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The Maintenance Monkey Twitter Facebook Print E-mail
Written by Joel Dehlin   
Thursday, 12 April 2007

Maintenance. Call it bug fixing. Call it “keeping the wheels on.” Call it warranty. Call it whatever you want.

Maintenance is a necessary evil. You’re never going to get the product perfect. So you’ll always be called upon to fix bugs. Typical large I.T. shops spend an extraordinary amount of effort on “maintenance.” Estimates range from 10% of labor budget to 70%. In the past our maintenance budgets have been in the 50% range. That seemed obscene to me so we checked into the actual work being done and learned a lot as we’ve struggled to reduce the amount of time and money we spend on maintenance. When thinking through how to reduce maintenance expenditure, I recommend consideration of the following:

Use great prototypes to narrow the “gap of misunderstanding” between you and your customer regarding scope before you start development. The practice we’re trying hard to implement is having Interaction Designers 6-8 weeks ahead of development before ever entering a Cycle/Milestone/Sprint/Release (or whatever you want to call it). So our “agility” comes from working back and forth with the customer on high fidelity prototypes. This substantially reduces the number of times a customer comes back after you’re already done, asking for some new feature they thought “was going to be included from the very beginning.”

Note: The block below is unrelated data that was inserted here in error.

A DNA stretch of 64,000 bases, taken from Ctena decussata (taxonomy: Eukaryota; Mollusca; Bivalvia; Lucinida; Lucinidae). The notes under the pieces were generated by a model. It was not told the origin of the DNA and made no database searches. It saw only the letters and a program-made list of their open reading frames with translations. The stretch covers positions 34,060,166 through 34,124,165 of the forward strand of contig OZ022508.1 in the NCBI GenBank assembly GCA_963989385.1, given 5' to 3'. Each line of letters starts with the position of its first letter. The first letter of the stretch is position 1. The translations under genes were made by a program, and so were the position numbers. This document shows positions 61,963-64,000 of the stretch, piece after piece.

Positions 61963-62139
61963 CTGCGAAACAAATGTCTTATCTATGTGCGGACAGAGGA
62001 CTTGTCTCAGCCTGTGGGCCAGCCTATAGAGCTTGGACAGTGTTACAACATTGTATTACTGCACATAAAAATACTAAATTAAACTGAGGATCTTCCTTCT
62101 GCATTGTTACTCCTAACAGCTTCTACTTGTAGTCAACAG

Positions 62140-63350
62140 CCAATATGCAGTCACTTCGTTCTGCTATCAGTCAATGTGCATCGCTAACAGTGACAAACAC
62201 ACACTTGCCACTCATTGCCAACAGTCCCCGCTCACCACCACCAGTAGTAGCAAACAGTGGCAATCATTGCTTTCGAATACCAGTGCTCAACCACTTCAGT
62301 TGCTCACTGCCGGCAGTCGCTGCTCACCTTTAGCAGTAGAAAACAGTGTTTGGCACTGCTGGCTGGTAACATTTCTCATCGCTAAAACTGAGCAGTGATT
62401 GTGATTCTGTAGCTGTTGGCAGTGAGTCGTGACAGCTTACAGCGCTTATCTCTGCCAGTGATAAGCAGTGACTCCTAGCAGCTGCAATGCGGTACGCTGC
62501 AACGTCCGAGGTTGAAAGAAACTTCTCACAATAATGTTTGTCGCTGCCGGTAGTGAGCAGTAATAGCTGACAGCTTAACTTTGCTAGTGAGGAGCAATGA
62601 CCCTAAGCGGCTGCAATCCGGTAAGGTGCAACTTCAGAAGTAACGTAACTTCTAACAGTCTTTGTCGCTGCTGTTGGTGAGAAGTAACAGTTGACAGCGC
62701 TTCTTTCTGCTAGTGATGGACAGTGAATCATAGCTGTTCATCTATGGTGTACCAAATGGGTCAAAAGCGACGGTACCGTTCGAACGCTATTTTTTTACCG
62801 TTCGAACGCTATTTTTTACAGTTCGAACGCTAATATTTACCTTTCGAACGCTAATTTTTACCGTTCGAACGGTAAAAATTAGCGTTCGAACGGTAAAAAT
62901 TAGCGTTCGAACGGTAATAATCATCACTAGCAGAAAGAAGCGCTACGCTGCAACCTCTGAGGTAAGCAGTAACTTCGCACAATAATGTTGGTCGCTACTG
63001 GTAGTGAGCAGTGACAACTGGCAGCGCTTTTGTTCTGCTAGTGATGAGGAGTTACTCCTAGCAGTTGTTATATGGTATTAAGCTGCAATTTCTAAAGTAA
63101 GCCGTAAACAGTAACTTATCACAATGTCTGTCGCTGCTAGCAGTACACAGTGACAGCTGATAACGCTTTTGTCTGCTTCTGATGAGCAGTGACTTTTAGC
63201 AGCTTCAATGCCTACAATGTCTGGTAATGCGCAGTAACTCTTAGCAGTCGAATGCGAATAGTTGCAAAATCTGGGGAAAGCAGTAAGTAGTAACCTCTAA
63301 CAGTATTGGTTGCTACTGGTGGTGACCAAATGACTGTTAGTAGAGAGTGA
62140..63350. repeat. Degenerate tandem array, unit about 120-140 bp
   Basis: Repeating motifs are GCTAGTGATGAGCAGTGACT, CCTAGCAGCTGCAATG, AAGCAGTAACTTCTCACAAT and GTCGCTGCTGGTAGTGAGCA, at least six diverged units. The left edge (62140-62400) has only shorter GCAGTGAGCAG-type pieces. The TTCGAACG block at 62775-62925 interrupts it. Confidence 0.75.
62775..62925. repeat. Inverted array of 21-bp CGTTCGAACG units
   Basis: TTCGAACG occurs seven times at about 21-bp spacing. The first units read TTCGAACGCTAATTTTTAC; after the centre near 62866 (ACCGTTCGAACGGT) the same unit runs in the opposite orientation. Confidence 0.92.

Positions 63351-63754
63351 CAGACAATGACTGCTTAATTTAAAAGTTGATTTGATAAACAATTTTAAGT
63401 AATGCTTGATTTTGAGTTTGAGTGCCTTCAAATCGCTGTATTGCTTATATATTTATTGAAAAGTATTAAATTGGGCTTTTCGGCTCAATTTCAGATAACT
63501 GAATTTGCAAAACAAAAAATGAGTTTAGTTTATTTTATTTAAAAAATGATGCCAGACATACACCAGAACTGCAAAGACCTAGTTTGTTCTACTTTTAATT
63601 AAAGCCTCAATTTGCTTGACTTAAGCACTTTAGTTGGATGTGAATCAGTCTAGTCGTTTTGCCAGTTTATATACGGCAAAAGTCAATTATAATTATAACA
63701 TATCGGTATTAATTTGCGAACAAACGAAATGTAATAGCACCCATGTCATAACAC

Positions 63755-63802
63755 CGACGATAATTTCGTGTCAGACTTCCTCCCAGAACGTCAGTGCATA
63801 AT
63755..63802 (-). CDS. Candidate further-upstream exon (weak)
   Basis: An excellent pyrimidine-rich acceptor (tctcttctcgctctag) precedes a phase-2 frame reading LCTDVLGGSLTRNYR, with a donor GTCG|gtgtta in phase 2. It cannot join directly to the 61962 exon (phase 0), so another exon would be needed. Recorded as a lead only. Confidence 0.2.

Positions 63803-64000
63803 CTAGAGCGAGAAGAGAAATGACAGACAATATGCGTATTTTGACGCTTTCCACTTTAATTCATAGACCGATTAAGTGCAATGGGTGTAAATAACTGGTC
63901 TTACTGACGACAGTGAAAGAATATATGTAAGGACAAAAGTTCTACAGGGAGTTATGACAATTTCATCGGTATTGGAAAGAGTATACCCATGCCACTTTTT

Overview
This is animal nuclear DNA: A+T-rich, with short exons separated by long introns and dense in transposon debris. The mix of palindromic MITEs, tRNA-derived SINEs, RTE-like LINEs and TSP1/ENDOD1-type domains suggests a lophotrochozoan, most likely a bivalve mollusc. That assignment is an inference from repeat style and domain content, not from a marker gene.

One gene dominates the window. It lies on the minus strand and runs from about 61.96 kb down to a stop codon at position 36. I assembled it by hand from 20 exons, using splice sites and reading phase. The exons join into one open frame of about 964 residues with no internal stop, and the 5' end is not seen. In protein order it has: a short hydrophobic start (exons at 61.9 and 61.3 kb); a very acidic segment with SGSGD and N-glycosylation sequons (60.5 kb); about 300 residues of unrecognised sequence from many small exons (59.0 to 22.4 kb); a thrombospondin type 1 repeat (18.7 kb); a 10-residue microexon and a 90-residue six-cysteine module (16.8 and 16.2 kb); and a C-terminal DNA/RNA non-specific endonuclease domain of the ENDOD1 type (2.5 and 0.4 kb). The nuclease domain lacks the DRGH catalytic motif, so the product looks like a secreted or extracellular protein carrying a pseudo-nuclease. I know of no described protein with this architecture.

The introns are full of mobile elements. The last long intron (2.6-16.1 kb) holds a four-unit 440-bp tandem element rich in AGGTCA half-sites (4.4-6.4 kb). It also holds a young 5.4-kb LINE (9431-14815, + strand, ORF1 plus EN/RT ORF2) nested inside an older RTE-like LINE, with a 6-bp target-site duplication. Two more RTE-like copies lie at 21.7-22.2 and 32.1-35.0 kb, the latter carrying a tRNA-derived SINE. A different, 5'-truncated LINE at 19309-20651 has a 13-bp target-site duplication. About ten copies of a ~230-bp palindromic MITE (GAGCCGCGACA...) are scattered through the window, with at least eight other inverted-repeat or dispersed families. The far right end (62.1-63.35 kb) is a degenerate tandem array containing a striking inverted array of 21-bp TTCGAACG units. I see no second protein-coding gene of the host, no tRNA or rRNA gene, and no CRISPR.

Test, test, test! Don’t under-invest in your QA team or in automation. We made the mistake of under-investing for a long time and felt the pain. We’ve staffed a high quality QA team with many engineers who could easily be developers in our shop. We find many, many bugs before our customers do. We can do much better, but the improvements in QA have materially decreased the amount we spend on maintenance.

Visit Joel's blog to read the entire article.


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